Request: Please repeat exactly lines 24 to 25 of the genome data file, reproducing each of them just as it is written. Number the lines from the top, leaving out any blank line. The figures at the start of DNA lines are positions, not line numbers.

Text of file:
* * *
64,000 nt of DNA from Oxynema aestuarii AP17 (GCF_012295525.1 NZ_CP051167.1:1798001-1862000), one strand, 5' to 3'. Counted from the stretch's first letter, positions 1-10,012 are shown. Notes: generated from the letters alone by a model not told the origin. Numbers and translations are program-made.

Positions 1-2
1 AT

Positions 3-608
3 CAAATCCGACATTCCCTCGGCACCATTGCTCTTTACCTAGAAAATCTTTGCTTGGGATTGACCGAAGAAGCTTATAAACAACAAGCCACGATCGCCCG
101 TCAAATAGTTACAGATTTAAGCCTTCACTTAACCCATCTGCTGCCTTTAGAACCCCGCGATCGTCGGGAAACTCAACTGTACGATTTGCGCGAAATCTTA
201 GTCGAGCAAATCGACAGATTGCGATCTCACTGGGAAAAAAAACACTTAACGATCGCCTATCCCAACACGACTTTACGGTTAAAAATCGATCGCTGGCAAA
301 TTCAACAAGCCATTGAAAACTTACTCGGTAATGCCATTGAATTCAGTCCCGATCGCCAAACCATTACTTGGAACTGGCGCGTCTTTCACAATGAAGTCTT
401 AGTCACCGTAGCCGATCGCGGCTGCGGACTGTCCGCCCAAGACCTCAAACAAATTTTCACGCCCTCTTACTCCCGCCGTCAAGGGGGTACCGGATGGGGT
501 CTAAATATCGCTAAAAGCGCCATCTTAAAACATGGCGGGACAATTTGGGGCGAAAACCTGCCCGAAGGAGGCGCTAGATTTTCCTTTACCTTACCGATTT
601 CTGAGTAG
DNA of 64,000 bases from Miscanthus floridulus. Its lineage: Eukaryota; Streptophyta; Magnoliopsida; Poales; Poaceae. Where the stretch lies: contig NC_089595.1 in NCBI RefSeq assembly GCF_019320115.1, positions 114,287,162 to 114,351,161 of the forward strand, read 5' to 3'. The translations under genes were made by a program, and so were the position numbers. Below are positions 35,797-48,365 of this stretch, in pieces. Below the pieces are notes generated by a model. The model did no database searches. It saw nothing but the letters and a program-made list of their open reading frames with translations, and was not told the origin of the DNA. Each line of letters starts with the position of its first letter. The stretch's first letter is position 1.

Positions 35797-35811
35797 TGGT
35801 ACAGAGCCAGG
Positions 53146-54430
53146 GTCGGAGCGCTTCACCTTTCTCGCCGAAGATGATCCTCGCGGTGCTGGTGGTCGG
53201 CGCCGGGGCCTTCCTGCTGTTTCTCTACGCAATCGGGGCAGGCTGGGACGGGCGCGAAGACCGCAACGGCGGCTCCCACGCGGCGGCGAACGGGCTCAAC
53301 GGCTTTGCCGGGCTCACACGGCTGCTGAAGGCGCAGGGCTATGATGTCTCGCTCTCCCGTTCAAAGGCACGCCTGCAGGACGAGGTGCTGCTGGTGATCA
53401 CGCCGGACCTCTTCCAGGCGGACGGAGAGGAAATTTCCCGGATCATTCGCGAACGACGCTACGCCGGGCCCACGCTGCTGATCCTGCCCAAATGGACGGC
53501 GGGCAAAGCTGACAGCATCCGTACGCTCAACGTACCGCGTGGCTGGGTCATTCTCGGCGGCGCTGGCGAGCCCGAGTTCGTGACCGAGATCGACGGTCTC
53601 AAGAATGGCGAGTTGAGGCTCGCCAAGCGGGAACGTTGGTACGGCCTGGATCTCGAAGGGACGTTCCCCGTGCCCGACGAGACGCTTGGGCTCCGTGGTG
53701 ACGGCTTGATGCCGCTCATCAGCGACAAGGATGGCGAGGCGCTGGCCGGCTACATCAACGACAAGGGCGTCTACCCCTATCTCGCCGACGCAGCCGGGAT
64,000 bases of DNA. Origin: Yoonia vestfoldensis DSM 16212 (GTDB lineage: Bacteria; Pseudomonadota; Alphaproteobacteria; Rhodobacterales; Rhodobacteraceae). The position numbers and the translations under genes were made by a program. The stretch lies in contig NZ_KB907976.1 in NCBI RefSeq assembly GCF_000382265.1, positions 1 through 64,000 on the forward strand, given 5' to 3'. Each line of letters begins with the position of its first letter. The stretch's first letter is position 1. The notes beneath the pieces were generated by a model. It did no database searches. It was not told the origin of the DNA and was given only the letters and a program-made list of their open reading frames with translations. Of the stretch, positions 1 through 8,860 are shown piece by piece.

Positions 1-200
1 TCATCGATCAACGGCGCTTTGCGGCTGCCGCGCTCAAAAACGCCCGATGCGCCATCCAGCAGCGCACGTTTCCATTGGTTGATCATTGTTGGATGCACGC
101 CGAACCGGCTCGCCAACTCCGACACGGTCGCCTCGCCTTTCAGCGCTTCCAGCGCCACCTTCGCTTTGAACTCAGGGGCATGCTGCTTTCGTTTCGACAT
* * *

64,000 bases of DNA. Origin: Yoonia vestfoldensis DSM 16212 (GTDB lineage: Bacteria; Pseudomonadota; Alphaproteobacteria; Rhodobacterales; Rhodobacteraceae). The position numbers and the translations under genes were made by a program. The stretch lies in contig NZ_KB907976.1 in NCBI RefSeq assembly GCF_000382265.1, positions 1 through 64,000 on the forward strand, given 5' to 3'. Each line of letters begins with the position of its first letter. The stretch's first letter is position 1. The notes beneath the pieces were generated by a model. It did no database searches. It was not told the origin of the DNA and was given only the letters and a program-made list of their open reading frames with translations. Of the stretch, positions 1 through 8,860 are shown piece by piece.

Positions 1-200